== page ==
“That’s actually a funny story. I went to a seminar called Summer Session in Vallekilde during the time I was at the conservatory. I was 17 at this time and just being accepted was not something I had expected; it’s meant to be for professional musicians. Suddenly I was just this kid from Aarhus who was in ensemble with some of the best players from Copenhagen who I looked up to. I met a lot of people and learned a lot. That year I attended, Michael Brecker, John Abercrombie (Berklee ’67), and Danilo Pérez (Berklee ’88) were there. On the last day we had a concert and it went really well. Someone told me that Abercrombie had said nice things about my playing. Abercrombie, Brecker and Danilo told me that I should come to the States and study at Berklee. They told me this on the last night, which was the party night, but it meant a lot to me. Three weeks later, I played a gig in Aarhus when Kurt Rosenwinkel (Berklee ‘90) was in town. I think we were playing Coltrane’s “26-2,” and he asked if he could borrow my guitar and play a solo on it. I was amazed! Afterwards he told me that I should come to New York and that he would love to hang out and play anytime I wanted. This was crazy and all happened in one summer. I dropped out of the conservatory and tried to aim to be going to Berklee and later New York.”

Alexi Tuomarila, Tomasz Stanko and Jakob Bro in action

 

After your studies you have worked with Paul Motian, Bill Frisell and Tomasz Stanko. How did you meet them?
“It basically all started with Paul Motian. He was the reason I went to New York because I loved his music. I didn’t know him yet. I got to know Chris Cheek, Steve Cardenas, and Kurt Rosenwinkel, who I mentioned earlier. It actually all started from a Danish angle with saxophonist Jakob Dinesen (Berklee alum), who was supposed to be on a recording with Brian Blade, Anders Christensen (also known as AC by most people), and Kurt Rosenwinkel, who Dinesen studied with at Berklee. A week before the recording, Blade cancelled…at the time Rosenwinkel was playing with Motian in the Electric Bebop Band and asked Motian if he would do the recording. Motian’s response: ‘Yeah, let’s do it as long as it’s in a studio near me cause I don’t want to have to carry my drums.’ My friend AC played the upright bass and Motian asked if he also played the electric bass ’cause he needed a bass player for a tour with the Electric Bebop Band two weeks later. AC played both of the basses equally [well], so he went on to tour with Motian. Later Motian needed a guitarist for his tour ’cause Ben Monder couldn’t make it, so AC suggested me to him and Steve Cardenas put in another good word. Chris Cheek was there as well. It was all recommendations. AC told me to call Motian and, at that time, I was at my parents’ place just thinking ‘what?’ [expresses disbelief]. It was the call of my life but also the gig of my life. This all led to meeting Bill Frisell and Lee Konitz. I met Konitz on a tour with Motian in Brazil; we did a recording for ECM called Garden of Eden and Manfred Eicher produced it. I was then introduced to Tomasz Stanko later and it all came together.”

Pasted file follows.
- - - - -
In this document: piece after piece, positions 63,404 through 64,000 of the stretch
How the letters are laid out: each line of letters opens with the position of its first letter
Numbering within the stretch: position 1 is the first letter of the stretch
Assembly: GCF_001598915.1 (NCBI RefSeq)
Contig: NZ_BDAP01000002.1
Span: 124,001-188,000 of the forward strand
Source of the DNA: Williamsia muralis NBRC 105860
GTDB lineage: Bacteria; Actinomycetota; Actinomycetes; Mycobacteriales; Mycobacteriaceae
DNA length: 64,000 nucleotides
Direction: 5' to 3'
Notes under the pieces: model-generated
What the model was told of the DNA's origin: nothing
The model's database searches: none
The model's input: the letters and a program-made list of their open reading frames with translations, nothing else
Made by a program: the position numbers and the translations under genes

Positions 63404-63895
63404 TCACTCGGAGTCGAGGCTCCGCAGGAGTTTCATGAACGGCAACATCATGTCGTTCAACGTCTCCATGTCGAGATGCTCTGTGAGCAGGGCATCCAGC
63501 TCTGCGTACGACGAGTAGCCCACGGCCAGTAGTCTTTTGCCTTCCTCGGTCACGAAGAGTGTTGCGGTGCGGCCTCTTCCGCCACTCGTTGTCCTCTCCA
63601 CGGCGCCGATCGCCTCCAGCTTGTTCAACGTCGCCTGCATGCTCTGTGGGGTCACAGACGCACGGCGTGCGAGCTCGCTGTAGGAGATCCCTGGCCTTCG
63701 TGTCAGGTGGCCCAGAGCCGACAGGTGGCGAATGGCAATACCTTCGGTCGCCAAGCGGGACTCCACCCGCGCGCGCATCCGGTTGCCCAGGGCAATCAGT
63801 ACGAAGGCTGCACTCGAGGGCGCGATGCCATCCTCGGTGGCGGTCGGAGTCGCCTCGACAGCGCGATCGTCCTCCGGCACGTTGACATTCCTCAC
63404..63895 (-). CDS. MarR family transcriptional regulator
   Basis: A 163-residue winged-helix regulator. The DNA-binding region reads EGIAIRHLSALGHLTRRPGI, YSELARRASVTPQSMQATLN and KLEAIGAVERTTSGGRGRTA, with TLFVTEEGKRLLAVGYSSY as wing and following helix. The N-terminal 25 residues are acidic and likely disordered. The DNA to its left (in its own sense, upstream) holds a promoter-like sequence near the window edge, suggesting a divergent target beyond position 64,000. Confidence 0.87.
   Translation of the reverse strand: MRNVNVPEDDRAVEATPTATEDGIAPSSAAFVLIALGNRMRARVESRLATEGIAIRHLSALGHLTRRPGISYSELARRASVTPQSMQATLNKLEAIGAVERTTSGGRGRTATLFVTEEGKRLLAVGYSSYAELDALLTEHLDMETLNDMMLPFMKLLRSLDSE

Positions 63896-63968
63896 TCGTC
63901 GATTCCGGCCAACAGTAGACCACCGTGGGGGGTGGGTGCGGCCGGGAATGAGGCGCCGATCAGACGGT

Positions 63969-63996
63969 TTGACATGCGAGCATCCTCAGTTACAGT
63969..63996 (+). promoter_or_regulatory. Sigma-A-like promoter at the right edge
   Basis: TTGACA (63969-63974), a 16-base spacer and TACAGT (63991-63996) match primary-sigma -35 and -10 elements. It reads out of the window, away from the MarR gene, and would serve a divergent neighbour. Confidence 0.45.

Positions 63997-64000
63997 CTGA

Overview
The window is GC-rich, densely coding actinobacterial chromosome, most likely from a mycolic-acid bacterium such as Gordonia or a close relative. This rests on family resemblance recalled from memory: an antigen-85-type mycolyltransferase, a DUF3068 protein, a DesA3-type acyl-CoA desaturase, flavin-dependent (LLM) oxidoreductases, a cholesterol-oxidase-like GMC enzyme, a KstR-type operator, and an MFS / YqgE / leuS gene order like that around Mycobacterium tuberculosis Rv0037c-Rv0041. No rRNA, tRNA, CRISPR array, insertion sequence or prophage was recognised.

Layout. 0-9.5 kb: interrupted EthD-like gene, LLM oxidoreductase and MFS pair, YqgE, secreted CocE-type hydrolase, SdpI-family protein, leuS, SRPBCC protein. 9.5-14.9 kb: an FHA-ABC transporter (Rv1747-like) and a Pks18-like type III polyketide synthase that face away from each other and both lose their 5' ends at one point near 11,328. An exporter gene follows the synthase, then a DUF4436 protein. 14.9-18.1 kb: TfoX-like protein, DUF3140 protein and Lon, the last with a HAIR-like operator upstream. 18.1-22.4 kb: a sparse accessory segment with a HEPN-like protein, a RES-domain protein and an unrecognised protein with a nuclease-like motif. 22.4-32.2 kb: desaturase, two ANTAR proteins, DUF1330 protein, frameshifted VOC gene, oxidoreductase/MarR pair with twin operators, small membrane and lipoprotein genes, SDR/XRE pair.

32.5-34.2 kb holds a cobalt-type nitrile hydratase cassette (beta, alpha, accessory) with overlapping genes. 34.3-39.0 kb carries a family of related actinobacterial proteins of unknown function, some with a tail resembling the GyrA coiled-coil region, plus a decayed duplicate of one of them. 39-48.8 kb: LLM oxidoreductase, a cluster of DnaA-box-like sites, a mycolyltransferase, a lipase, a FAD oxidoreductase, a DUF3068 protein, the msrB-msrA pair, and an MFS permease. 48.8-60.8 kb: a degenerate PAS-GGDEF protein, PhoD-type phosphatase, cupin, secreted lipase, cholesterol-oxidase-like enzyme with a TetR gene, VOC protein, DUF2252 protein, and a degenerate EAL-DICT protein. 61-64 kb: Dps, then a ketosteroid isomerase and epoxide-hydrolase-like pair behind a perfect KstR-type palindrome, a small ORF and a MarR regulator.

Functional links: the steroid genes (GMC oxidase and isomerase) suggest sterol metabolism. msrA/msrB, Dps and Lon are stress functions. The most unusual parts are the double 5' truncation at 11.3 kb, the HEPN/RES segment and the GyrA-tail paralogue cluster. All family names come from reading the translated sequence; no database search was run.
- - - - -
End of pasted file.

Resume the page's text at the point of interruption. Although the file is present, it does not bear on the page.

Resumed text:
What other musical memories do you recall being highlights during your career?
“The first note I played with the Bebop Band was in some rehearsal space in Italy. I recall playing at the Village Vanguard with Motian. He had asked me earlier on a tour in Europe if I would be interested in playing with him at the Vanguard. Knowing that Coltrane and Bill Evans had recorded groundbreaking albums there, getting to play there was a dream come true. That to me is the biggest venue as a jazz musician to get to play at, and we did for about four weeks. In Europe we played wine castles in France, which was also great. With Stanko, I also played many places and I think we toured for about three years. We did some dates in the US and Australia that I recall as great memories, and then we played at Birdland, which also was special. A lot of nice memories!”

During the recording session for Balladeering in Avatar Studios in New York City

 

Going back to your time during studies, how did you approach learning standards?
“I still use that as my main field of studying. Again lots of transcribing and at some point it seemed a bit empty. Why am I playing these songs? Then I dug deeper into them and started writing my own stuff and then found 15 standards I really liked and listened to several versions of those to find the right ones for me. It takes time. I also listened a lot to Danish music aside from jazz. I also learned a lot of Motian’s music. There has to be a reason. Tell a story through your piece or a beautiful standard…I mean anything. Go from learning the changes to singing them and really know the piece. Lately I have been listening to some great young Norwegian musicians who don’t seem to be dealing with traditions at all. I work on my own stuff during practice time, but I am also working on “All the Things You Are”. Standards have a certain place in me, and they help me during my own writing. Motian would be in the same universe playing originals and standards. The same goes for so many of the giants in jazz. I really love that and would of course like to be able to do the same”

Jakob Bro and Thomas Morgan in action

 

So you have played a few concerts during this year’s festival and have some to come?
“I will be going to a lot of places and am constantly traveling. At first I have the Copenhagen Jazz Festival, where I played with Damo Suzuki last night. Today I am playing with Thomas Morgan and Thomas Knak here at KB18. I have an exciting gig coming up this weekened with Palle Mikkelborg and Jon Christensen. Next week, I will be going to Aarhus for this year’s Aarhus Jazz Festival, where I am playing with Marilyn Mazur. I have dates planned in Mexico with Rodrigo Dominguez (Berklee alum), AC, and Hernan Hecht. I also have dates planned with Stanko in South Africa and an interesting tour to Iceland and Greenland with Konitz. Bringing Konitz to Greenland should be quite an interesting experience. I also have dates with Thomas Morgan and Joey Baron in Holland. All very exciting things that are constantly happening for me and I am fortunate to be playing with these guys.”

I highly recommend visiting Jakob’s website http://jakobbro.com/web/ and follow his music. He will be releasing a new album for ECM around February 2015 with Thomas Morgan and Jon Christensen.

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          February 11, 2017